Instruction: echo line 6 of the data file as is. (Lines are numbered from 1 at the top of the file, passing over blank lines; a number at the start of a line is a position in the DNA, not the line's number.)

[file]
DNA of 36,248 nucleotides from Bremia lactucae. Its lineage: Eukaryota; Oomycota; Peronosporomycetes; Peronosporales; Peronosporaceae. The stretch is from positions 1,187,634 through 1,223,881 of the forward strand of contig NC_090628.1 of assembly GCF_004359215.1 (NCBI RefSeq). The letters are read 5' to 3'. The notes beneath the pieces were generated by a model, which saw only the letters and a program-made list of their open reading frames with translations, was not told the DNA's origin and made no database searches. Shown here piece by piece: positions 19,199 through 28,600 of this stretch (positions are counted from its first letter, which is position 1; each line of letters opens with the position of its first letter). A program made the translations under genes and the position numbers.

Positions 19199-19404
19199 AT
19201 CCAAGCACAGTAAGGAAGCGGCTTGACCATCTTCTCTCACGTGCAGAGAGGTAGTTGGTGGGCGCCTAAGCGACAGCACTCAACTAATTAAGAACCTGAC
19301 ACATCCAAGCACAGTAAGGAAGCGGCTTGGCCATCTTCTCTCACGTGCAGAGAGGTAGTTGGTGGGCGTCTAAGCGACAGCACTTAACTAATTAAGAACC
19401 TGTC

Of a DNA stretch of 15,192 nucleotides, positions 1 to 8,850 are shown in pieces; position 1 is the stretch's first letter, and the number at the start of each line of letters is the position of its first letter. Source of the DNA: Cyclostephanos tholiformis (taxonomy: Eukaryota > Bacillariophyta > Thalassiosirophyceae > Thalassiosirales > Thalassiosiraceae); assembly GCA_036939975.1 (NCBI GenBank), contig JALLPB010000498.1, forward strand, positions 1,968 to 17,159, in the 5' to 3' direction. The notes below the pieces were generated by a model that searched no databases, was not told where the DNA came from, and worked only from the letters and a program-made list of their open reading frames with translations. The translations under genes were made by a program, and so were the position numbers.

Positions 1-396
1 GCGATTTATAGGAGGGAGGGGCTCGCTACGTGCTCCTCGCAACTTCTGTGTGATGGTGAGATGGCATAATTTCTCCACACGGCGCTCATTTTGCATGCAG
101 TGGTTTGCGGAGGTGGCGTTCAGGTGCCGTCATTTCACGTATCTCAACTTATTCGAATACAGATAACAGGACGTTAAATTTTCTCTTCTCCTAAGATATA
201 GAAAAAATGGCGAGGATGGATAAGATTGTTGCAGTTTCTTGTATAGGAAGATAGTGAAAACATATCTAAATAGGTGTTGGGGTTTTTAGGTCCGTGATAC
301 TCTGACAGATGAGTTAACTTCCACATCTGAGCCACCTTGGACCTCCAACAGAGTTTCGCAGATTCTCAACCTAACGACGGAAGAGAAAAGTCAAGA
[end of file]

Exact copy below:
19401 TGTC